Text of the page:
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Israeli forces suppress non-violent march commemorating Ibrahimi Mosque Massacre

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Israeli forces on Friday suppressed a peaceful march of Palestinian protesters in the occupied West Bank district of Hebron, firing tear gas, physically assaulting and throwing stun grenades directly at protesters and journalists.

The march was in commemoration of one of the most deadly attacks against Palestinians in Hebron during the past three decades. It has been 22 years since the Ibrahimi Mosque Massacre, when an Israeli settler extremist shot dead 29 Palestinians during prayer, and injured more than 100 more with live bullets.

Shuhada Street (Photo by Abed al Qaisi)
Shuhada Street (Photo by Abed al Qaisi)


Following the attack, Israeli authorities closed down the large marketplace surrounding the mosque. To this day, only allowing Israeli settlers and a handful of Palestinian residents to venture down the once-bustling Shuhada Street, above, known by locals and activists as “Ghost Town.” (Photo by Abed al Qaisi)

(Photo by Abed al Qaisi)
Temple (Photo by Abed al Qaisi)

After the massacre, Ibrahimi Mosque was eventually partitioned off, with half remaining a mosque, and the other half transformed into a temple, as Israeli Jews claim the site was in its original form. Cracks between the partition in the mosque allow a small glimpse into the temple (above). More open areas between the two sides are split with non-transparent bullet-proof glass.

Every year since, Palestinians have commemorated the incident, usually through protest marches. This year, marchers gathered at a local mosque on the outskirts of Hebron city to pray before launching the protest.

(Photo by Abed al Qaisi)
Praying (Photo by Abed al Qaisi)

So many protesters showed up for the commemoration that many were left to pray in the streets before the march.

Issa el Amro (Photo by Abed al Qaisi)
Issa Amro (Photo by Abed al Qaisi)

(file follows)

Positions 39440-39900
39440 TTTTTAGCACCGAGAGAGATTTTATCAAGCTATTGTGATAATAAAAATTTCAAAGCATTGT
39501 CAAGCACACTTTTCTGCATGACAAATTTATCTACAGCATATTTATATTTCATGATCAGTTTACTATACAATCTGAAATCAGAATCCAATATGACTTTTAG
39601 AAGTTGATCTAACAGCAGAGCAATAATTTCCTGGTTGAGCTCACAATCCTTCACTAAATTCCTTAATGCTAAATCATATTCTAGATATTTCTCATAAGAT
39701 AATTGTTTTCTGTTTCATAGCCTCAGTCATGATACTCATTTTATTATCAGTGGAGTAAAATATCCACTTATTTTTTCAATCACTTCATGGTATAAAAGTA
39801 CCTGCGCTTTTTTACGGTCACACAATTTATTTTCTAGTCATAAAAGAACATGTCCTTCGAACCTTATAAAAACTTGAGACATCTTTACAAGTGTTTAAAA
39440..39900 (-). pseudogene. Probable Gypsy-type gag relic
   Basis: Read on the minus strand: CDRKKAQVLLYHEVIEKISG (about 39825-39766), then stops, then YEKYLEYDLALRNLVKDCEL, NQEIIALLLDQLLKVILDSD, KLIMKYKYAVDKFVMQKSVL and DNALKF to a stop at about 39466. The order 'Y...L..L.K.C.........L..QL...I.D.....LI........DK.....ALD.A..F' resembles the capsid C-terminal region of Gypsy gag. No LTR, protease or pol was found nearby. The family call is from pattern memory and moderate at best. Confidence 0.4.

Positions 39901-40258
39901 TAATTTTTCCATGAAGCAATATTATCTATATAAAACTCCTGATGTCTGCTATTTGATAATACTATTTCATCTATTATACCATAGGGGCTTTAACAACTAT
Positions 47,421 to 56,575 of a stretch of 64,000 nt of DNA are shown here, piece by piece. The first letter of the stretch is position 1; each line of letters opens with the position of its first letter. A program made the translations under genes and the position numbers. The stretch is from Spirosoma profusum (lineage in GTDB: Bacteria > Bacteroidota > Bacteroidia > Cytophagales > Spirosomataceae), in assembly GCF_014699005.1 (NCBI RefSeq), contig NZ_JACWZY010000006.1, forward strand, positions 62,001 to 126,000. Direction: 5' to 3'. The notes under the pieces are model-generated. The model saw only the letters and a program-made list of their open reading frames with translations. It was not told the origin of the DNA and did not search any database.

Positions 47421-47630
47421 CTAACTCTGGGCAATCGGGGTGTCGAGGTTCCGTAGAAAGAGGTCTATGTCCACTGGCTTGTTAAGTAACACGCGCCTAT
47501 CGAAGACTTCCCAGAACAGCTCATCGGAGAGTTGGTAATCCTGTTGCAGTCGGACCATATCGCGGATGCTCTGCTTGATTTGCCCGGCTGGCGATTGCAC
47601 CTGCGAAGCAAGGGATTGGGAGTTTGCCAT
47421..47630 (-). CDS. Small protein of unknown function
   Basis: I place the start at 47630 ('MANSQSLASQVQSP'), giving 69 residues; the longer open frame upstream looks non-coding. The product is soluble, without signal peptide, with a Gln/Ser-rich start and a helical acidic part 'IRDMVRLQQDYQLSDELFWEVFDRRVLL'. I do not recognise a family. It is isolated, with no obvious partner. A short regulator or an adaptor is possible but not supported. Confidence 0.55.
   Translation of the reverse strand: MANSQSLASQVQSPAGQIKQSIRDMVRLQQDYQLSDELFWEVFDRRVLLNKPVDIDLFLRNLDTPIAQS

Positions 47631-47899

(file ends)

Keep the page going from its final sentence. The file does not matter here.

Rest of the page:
Issa Amro the head of the Hebron-based group Youth Against Settlements, said protesters had no plans to throw rocks or commit any other form of violence during the march.

(Photo by Abed al Qaisi)
March (Photo by Abed al Qaisi)

“If violence erupts, it will be from the Israeli soldiers, not us,” Amro said, just having handed out a bundle of new Palestinian flags to activists.

A few kilometers away from the start of the march, protesters approached an intersection on Mohawil street, which leads to the illegal Israeli settlement of Kyriat Arba off in the distance.

(Photo by Abed al Qaisi)
Soldiers (Photo by Abed al Qaisi)

Dozens of Israeli forces immediately approached the marchers, physically confronting protesters. 

(Photo by Abed al Qaisi)
Farid al-Atrash, lawyer with sign (Photo by Abed al Qaisi)

Farid al-Atrash, a prominent Palestinian lawyer, held up a sign that read “Free Free Palestine,” both hands in the air as Israeli forces tackled and detained him when he, along with the other protesters, refused to turn back.

(Photo by Abed al Qaisi)
Confrontation (Photo by Abed al Qaisi)

As Amro predicted, protesters stuck to their mandate of non-violence, using only their voices to confront the fully-armed Israeli soldiers.

Hebron (Photo by Abed al Qaisi)
Stun grenades, Hebron (Photo by Abed al Qaisi)

As protesters refused to leave the area, which was declared a “closed military zone,” Israeli forces began throwing stun grenades and tear gas directly at demonstrators.

With no way to defend themselves, eventually protesters had no choice but to retreat.

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Countless times over the years I’ve read Tom Friedman, et al., say “if only the Palestinians would use nonviolence.”

I was talking to my mom about that nonviolence thing, we agreed the Palestinians are not violent now, and Israel is too busy violating every right to basic life. They tell us American Jews we should join them in their insane Campaign to ensure the whole world hates Israel. Of… Read more »

Jewish democracy 101:

If Nonjews protest, declare the area of protest a “military closed zone” and than attack them with stun grenades and tear gas.